2) RStudio project + GitHub 3) The research compendium 4) Manuscript in RMarkdown 5) Packages for automating tasks & RStudio Cloud
  13. RStudio and his friend Git 1. Download and install Git

    (GitHub Desktop) 2. Download and install RStudio 3. Go to GitHub and create a new repository Let's practice
  14. RStudio and his friend Git 1. Create a new RStudio

    Project from Git 2. Add your repository URL Your turn
  15. Let's explore a research compendium Short RC webpage 1. Fork

    the repository (short webpage compendium) a. https:/ /github.com/emdelponte/RC-example-webpage 2. Explore the files 3. Reproduce the analysis 4. Knit to generate the webpage 5. Commit and push to your GH
  16. GitHub and Open Science Framework 1. Link GitHub and Open

    Science Framework 2. Create an OSF Project
  17. 1. Link GitHub and Open Science Framework 2. Name your

    project 3. Enable GitHub Add-on GitHub and Open Science Framework
  18. 1. Link GitHub and Open Science Framework 2. Name your

    project 3. Select GitHub Add-on 4. Configure Add-on GitHub and Open Science Framework
  19. Let's practice: Data management 1. Create/Open an RMarkdown file a.

    Modify the output parameters 2. Load data a. .csv file b. .xlsx file c. .gsheet file 3. Add some basic commenting 4. Do some basic wrangling 5. Export data to .csv
  20. Fork or download a Repository 1. Fork the RC as

    webpage template a. https://github.com/emdelponte/RC-example-webpage 2. Download the files from GitHub 3. Start with a new RStudio Project + Git 4. Reproduce the analysis 5. Change some content/parameters 6. Push it to your GH account
  21. Let's practice 1. Fork the RC as website template a.

    https:/ /github.com/emdelponte/RC-example-website 2. Change and/or generate the website (knit) 3. Push changes to your GitHub 4. Create a GH webpage for it 5. Send it to OSF project
  22. RMarkdown templates 1. RMarkdown html from the basic RStudio templates

    2. Rmdformats: https:/ /github.com/juba/rmdformats 3. Distill for RMarkdown: https:/ /github.com/rstudio/distill 4. RMarkdown websites: https:/ /rmarkdown.rstudio.com/lesson-13.html
  23. YML header Manuscript in RMarkdown? --- title: "The title goes

    here" author: "Author name goes here" output: html_document: default word_document: reference_docx: template.docx linestretch: 2 link-citations: yes linkcolor: blue csl: chicago-author-date.csl bibliography: crossref.bib --- BIB CSL https://www.zotero.org/styles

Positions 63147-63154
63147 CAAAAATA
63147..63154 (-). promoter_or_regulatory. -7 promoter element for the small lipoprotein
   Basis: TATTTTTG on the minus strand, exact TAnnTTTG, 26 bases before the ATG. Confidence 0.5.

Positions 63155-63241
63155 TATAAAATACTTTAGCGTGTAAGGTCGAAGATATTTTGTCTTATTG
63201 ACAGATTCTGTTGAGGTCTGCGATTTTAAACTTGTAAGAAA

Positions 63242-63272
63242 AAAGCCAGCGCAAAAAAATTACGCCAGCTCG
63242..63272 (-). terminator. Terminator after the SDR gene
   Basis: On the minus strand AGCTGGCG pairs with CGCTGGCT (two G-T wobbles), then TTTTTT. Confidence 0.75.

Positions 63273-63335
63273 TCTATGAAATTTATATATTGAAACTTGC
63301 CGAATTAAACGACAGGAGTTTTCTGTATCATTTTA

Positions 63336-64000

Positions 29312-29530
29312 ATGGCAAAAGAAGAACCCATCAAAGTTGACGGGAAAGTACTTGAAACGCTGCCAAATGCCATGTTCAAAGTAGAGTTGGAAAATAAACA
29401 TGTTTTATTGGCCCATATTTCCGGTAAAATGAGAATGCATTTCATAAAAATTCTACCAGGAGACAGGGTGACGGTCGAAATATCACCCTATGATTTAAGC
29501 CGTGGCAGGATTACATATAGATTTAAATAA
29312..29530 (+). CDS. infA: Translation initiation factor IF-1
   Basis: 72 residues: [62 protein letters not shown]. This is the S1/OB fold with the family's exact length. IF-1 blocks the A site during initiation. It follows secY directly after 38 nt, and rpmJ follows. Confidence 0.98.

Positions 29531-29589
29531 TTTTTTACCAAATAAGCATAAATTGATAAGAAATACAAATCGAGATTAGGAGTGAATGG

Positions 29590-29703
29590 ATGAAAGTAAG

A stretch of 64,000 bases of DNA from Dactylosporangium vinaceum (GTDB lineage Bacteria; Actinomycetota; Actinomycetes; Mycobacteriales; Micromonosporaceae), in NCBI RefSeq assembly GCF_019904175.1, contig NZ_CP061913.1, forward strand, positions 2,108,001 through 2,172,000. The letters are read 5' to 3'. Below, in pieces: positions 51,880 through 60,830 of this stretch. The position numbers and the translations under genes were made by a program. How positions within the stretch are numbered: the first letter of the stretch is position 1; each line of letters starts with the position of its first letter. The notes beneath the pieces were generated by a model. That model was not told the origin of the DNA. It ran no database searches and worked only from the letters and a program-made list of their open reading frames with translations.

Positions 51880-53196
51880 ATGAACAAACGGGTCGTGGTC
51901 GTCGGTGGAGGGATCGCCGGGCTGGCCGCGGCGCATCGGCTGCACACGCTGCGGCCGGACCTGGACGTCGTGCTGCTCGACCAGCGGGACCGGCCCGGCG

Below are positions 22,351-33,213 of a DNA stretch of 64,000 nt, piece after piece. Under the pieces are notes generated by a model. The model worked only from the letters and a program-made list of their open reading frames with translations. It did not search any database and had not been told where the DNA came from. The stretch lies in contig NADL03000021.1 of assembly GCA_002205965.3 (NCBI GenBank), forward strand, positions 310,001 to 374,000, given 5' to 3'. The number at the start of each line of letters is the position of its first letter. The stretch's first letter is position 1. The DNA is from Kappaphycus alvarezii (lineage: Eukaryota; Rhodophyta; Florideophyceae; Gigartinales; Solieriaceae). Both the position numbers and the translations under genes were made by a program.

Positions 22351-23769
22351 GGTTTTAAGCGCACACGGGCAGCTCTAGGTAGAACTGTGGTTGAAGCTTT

24. Automating RC website creation Workflowr package Organized • Provides a

    project template with organized subdirectories • Mixes code and results with R Markdown • Uses Git to version both source code and results Reproducible • Displays the code version used to create each result • Runs each analysis in an isolated R session ◦ Records the session information of each analysis ◦ Sets the same seed for random number generation for each analysis Shareable ◦ Creates a website to present your research results ◦ Documents how to host your website for free via GitHub Pages or GitLab Pages ◦ Creates links to past versions of results https://jdblischak.github.io/workflowr
  25. rrtools, pkg to facilitate creation of RC as a pkg!

    https:/ /rstudio.cloud/project/424109
  26. remotes::install_github("karthik/holepunch") library(holepunch) write_compendium_description(package = "RC template ", description = "A

    template for a research compendium") write_dockerfile(maintainer = "Your name") generate_badge() # This generates a badge for your readme. # At this time push the code to GitHub # And click on the badge or use the function below to get the build # ready ahead of time. build_binder() Let's make it reproducible for future?
  27. https:/ /github.com/emdelponte/RC-template RC was a website template Live examples: https://emdelponte.github.io/paper-FHB-Brazil-meta-analysis/

    https://emdelponte.github.io/paper-fungicides-whitemold/ https://mladencucak.github.io/AnalysisPLBIreland/index.html